Saturday 22nd September was finally here.
After weeks of arranging meet-ups, making videos with other young people and downloading birdsong, we were on our way to Hyde Park in London for Chris Packham’s ‘People’s Walk for Wildlife’.
It was important for me to attend, to join together with other young naturalists to show support, to raise awareness that our wildlife is in trouble, to show the Government that we care about our environment and to celebrate the beauty of nature.
The moment I stepped off the bus at Marble Arch, I joined a steady stream of people wearing ‘Love Life’ t-shirts half-hidden by raincoats, heading towards Reformers Tree and the stage.
Joining together with other young naturalists at the People's Walk for Wildlife!
It reminded me of a starling murmuration; a small group of people entering from the left, gathering with an existing group, adding to the families, the couples and groups approaching from bus stops. Standing, watching, the groups swayed and morphed. Badger families joining together, butterfly and bee enthusiasts drawn to one another, hedgehog supporters greeting each other, while further clans sheltered under the trees. Like tribes within the collective umbrella of the passion for wildlife.
Today it didn’t matter whether you were a scientist, a politician, a conservationist, a huntsab, a writer, a protester or a photographer. Eight years old or eighty years old. Today was about the spotlight being on environmental issues.
I bumped in to Nature Boy James, a 10-year-old who runs a blog at www.natureboyjames.wordpress.com. He told me he was here today because he felt passionate about hen harriers, foxes and plastic waste in the ocean. It especially upsets him to hear news stories about whales being washed up with their stomachs full of plastic.
With Nature Boy James
The huge screens were showing interviews with young people, the interviewer skilfully teasing out information from the shy and joining in with the enthusiastic. It was impressive to watch the passion, the fascination of these young naturalists to whom nature isn’t separated but a natural part of their world.
I later spoke to Zach Haynes who told me that caring is one thing, but actually doing something about it is another, he added that the People’s Walk for Wildlife is perfect for getting across to the Government and the general public that we care.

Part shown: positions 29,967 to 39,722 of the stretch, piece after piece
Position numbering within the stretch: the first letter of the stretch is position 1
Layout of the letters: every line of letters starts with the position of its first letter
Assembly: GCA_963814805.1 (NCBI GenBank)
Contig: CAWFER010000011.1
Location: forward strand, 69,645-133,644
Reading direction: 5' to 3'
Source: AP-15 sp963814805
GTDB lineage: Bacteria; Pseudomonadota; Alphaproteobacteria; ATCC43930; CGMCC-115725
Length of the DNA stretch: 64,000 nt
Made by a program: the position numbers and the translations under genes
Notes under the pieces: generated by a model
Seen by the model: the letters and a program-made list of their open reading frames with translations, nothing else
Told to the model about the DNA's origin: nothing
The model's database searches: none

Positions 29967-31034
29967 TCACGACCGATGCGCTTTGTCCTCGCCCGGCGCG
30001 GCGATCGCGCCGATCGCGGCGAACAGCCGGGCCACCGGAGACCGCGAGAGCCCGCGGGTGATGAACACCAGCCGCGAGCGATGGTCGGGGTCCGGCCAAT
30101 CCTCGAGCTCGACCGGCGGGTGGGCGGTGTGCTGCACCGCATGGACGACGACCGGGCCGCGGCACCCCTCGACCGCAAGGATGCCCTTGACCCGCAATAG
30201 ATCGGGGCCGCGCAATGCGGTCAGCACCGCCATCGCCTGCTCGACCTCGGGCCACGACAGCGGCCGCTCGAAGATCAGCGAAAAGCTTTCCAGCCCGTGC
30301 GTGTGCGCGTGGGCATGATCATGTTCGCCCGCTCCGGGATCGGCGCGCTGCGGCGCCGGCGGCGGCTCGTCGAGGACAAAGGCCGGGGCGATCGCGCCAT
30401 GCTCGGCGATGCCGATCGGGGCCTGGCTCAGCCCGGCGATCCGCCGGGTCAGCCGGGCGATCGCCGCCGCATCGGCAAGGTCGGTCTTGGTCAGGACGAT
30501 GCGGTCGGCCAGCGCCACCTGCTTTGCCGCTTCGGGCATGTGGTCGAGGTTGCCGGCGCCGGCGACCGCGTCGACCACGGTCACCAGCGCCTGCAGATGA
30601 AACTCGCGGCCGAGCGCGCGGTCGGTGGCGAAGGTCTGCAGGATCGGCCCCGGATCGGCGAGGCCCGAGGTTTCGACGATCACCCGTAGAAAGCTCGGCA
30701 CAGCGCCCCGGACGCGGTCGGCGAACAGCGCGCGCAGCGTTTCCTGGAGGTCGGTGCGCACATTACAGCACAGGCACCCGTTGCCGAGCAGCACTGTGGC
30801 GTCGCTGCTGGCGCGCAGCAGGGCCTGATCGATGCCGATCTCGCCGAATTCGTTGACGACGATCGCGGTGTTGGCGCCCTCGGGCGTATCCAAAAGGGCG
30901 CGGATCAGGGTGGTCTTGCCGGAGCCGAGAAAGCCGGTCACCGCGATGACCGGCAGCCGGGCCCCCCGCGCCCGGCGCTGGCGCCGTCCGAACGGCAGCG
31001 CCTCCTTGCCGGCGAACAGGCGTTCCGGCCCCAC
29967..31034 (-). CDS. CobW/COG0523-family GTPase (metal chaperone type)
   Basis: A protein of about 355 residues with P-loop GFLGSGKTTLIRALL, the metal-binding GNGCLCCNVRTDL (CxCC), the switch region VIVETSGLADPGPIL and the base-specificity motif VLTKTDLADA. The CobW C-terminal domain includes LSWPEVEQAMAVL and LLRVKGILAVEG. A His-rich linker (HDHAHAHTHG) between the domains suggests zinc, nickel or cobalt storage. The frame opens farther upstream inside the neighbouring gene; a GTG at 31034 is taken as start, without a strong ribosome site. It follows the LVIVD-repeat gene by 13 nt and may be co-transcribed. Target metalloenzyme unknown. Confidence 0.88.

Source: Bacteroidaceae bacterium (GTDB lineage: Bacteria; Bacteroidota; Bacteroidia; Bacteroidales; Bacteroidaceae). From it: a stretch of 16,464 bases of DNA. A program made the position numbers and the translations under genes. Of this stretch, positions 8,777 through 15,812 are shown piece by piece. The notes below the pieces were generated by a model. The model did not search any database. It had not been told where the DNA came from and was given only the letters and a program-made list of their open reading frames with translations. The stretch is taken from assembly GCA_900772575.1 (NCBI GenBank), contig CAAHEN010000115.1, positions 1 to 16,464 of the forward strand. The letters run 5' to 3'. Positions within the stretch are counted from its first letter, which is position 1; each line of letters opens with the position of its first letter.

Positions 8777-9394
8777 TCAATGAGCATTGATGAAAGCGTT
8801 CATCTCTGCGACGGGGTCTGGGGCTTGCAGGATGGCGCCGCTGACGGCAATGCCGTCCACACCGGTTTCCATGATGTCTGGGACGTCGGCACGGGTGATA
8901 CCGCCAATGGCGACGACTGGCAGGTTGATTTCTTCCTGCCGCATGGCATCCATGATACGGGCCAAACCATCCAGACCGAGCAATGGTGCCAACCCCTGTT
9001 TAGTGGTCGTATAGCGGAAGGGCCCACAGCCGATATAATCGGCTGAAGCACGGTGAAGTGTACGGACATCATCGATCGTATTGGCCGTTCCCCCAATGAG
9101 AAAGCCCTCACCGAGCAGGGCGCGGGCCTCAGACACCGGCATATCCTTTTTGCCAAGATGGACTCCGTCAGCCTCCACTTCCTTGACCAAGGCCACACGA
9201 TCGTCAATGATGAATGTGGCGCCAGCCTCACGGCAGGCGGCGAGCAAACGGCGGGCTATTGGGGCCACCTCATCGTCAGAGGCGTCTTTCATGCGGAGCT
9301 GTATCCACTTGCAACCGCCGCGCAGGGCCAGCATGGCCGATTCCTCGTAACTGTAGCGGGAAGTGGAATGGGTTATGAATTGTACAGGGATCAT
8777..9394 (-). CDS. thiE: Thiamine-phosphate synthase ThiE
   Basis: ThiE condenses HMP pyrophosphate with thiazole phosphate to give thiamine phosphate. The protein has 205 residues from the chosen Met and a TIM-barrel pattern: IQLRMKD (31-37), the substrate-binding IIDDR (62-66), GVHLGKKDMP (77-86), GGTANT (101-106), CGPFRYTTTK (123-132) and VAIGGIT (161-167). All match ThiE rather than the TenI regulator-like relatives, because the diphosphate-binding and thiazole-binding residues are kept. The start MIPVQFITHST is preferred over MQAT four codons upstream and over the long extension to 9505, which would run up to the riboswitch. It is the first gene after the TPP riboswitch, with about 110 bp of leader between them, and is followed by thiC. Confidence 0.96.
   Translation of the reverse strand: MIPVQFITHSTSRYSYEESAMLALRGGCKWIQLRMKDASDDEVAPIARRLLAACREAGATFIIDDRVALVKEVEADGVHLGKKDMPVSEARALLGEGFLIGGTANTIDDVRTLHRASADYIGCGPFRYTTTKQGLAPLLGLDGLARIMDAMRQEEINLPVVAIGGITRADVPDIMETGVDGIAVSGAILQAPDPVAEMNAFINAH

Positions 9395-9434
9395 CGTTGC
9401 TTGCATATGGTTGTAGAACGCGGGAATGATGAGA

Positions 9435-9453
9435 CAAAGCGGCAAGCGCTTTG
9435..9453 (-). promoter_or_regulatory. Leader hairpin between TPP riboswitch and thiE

While Mya Bambrick said 'it was important for me to attend the walk because our wildlife needs help and I wanted to join thousands of other people, as passionate as me, to stand up and make our voices heard. As well as this I wanted to show that young people do care and want to conserve our amazing wildlife for future generations.'
As Chris Packham appeared on stage a huge cheer rang through the crowd and the introduction to the Ministers for Wildlife started, each having a few minutes to put forward their thoughts and proposals. Earlier I’d caught up with Hugh Warwick, Ministry for Hedgerow and Verges, who told me that linear features of the landscape can either act as corridors or barriers for wildlife. We need wild lines for wildlife.
Me talking with Hugh Warwick
A special mention to Mya-Rose Craig, Ministry for Diversity in Nature and Conservation and Bella Lack and Georgia Locock, Ministry for Young People in Conservation, all three were inspiring and eloquent. Dara McAnulty’s poem held the audience entranced and Findlay, standing up for what he believed in, had the crowd on his side.
Fabian Harrison appeared on stage with his idea to create a Twitter storm. Within seconds, thousands of people were taking selfies and hashtaging #Peopleswalkforwildlife.
One of the highlights of the infotainment hour was Billy Bragg singing ‘Where have all the flowers gone’ with variations including badgers and Defra.
As the speeches ended, the walk started.
There was a carnival feel, the banners were up, showing a whole host of diversity. Banners on trees, plastic waste, insects, mammals, amphibians, fish, plants, wildflowers and everything in between.
The call of London’s parakeets was joined by the soft sound of birdsong. As waves of people slowly flowed through the streets of London heading toward Parliament, the sound of birdsong got louder coming from mobile phones held in the air. The downloaded birdsong poignantly depicting the missing birdsong from our towns and countryside.
As the day came to an end, final speeches were spoken, goodbyes were said, promises made and the feelings of hope embedded in our hearts. Chris Packham and a small group headed on to 10 Downing Street.
But this is not the end, just the beginning. The beginning of something big.
The manifesto can be downloaded here and if you would rather listen to it, Charlie Moores has put together a Podcast.
I spoke to Charlie about the importance of the day, he said ‘the Manifesto is a blueprint for moving forward. It’s about the language, it’s not culling it’s killing, it’s not pork it’s a pig. What we are being told is untrue but the manifesto is the truth’.
Alex White has been taking photos and blogging about wildlife since the age of 9. He was one of the original 12 Local Patch reporters for BBC Wildlife magazine and appear on SpringWatch Unsprung in 2016. He is a youth ambassador for Pocket Pals App and regularly helps out with Oxon Badger Group.
Alex’s interests lie in British wildlife, especially mammals. He has written a book, due to be released in Spring 2019, with the aim of encouraging more young people to become passionate about wildlife and nature. Check out his website and follow him on Twitter @Appletonwild.